Phenylalanine Hydroxylase Deficiency (PAH), traditionally known as phenylketonuria (PKU) or hyperphenylalaninemia(H-PHE)
Phenylalanine hydroxylase deficiency (PAH) is an inborn error of metabolism, an inherited condition in which an enzyme, phenylalanine hydroxylase, in the body is either missing or not working well. PAH deficiency describes a spectrum of findings traditionally known as the conditions phenylketonuria (PKU) or hyperphenylalaninemia (H-PHE). The job of the phenylalanine hydroxylase enzyme is to break down the amino acid (a part of protein) known as phenylalanine. When this enzyme is not working well phenylalanine builds up in the body. How much phenylalanine builds up in the body can vary from person to person with PAH deficiency. Phenylalanine levels that rise too high are toxic to the brain. Early detection, prompt treatment and careful, ongoing management of PAH deficiency can successfully lower phenylalanine levels that get too high, thereby preventing the most serious health and developmental concerns. People with PAH deficiency benefit greatly from early detection and management. Support groups are available to help connect families living with PAH deficiency with others who have experience or expertise with this condition.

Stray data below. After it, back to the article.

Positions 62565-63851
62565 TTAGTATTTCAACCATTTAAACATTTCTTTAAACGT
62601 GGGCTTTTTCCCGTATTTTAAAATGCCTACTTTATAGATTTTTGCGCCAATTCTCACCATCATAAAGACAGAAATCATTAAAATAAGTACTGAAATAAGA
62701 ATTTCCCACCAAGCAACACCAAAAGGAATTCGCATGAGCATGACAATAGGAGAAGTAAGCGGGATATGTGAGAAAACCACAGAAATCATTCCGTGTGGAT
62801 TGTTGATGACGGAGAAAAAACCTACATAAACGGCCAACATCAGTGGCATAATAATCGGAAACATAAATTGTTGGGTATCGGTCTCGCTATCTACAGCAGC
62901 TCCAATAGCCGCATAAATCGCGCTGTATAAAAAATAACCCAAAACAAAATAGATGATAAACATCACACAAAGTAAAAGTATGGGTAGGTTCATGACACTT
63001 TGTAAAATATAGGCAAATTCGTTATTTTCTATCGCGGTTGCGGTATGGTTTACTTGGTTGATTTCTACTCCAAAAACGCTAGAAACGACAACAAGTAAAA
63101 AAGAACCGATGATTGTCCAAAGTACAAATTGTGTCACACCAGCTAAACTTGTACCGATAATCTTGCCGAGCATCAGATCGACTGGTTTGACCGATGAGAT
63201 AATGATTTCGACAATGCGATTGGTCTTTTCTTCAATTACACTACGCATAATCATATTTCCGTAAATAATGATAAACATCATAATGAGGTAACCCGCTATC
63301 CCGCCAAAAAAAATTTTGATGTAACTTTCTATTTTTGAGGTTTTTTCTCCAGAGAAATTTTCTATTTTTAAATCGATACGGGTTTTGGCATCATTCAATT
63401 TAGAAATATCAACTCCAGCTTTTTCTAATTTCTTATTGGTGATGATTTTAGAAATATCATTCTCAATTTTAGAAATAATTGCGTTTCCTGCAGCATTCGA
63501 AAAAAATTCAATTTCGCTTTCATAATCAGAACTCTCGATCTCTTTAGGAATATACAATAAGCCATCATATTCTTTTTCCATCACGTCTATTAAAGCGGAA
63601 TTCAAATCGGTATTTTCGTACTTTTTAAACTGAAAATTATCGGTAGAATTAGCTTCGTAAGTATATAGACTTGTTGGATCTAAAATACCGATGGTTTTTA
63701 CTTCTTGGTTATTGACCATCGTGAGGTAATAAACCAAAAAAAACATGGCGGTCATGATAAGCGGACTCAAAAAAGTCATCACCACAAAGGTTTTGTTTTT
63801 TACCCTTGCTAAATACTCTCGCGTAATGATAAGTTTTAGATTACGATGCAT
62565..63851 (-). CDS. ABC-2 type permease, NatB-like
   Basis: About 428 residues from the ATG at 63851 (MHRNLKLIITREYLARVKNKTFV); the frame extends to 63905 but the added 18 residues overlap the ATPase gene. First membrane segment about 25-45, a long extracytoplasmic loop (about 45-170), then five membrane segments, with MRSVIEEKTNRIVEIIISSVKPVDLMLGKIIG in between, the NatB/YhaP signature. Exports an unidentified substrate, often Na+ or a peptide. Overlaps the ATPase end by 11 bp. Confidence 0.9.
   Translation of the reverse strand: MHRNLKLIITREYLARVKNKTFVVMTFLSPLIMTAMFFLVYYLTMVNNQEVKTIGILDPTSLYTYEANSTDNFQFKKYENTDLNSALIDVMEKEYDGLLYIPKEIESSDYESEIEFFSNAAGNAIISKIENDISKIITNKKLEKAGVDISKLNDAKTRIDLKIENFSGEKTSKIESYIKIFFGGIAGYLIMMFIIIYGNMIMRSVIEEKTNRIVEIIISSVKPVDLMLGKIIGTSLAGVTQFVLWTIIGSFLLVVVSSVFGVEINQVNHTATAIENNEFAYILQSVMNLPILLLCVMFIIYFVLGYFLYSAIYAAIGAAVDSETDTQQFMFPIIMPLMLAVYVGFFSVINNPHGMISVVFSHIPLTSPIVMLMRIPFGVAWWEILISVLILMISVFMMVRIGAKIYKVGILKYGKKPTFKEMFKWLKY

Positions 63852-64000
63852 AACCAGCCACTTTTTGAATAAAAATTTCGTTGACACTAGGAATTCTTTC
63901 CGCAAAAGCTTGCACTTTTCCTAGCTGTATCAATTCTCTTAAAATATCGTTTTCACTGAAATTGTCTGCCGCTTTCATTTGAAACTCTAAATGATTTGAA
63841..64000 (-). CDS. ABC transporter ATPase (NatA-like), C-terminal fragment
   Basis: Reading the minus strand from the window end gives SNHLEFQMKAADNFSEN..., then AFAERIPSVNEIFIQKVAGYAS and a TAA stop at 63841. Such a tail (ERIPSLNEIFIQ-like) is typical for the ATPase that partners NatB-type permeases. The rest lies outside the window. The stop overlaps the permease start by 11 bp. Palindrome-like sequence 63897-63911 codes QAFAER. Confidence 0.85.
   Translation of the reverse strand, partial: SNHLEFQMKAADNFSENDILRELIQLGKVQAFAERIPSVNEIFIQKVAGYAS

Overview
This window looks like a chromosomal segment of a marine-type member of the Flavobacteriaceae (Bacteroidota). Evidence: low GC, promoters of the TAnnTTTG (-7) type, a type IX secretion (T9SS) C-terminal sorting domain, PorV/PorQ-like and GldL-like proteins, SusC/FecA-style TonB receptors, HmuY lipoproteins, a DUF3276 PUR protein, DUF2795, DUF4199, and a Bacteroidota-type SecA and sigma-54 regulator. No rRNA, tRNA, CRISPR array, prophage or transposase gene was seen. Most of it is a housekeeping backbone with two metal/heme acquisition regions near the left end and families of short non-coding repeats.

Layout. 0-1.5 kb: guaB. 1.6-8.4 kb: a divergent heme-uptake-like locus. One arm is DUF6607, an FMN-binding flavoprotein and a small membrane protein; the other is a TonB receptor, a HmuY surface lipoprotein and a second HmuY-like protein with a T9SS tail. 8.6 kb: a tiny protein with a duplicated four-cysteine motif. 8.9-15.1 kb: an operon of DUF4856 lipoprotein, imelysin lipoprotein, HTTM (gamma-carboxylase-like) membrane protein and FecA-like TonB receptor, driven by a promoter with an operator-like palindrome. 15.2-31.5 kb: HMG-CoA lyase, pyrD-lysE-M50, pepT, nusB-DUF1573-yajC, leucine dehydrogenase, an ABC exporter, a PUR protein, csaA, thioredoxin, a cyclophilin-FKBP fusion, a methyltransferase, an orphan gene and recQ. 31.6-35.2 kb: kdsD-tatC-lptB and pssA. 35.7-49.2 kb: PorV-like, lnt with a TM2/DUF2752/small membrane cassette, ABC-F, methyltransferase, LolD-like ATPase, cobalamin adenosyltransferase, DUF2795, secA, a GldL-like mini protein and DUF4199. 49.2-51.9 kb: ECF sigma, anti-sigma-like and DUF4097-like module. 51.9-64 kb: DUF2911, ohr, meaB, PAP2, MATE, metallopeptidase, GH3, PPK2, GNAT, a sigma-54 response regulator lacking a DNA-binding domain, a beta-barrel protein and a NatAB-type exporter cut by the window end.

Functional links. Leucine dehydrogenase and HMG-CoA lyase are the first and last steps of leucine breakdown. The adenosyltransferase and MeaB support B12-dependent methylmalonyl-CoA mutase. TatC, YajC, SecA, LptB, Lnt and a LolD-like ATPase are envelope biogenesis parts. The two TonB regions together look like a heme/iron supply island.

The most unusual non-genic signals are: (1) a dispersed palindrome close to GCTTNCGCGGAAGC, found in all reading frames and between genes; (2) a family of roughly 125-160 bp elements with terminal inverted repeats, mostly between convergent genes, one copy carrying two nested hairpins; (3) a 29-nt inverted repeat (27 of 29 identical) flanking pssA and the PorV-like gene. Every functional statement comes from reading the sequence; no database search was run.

To learn more about Phenylalanine Hydroxylase Deficiency (PAH), visit Screening, Technology, and Research in Genetics (STAR-G): Phenylketonuria, Baby's First Test: Classic Phenylketonuria and Baby's First Test: Benign Hyperphenylalaninemia. A listing of contact information for Minnesota inborn errors of metabolism medical specialty providers/clinics serving children affected with or undergoing evaluation for conditions that can be detected through Minnesota Newborn Screening is available upon request.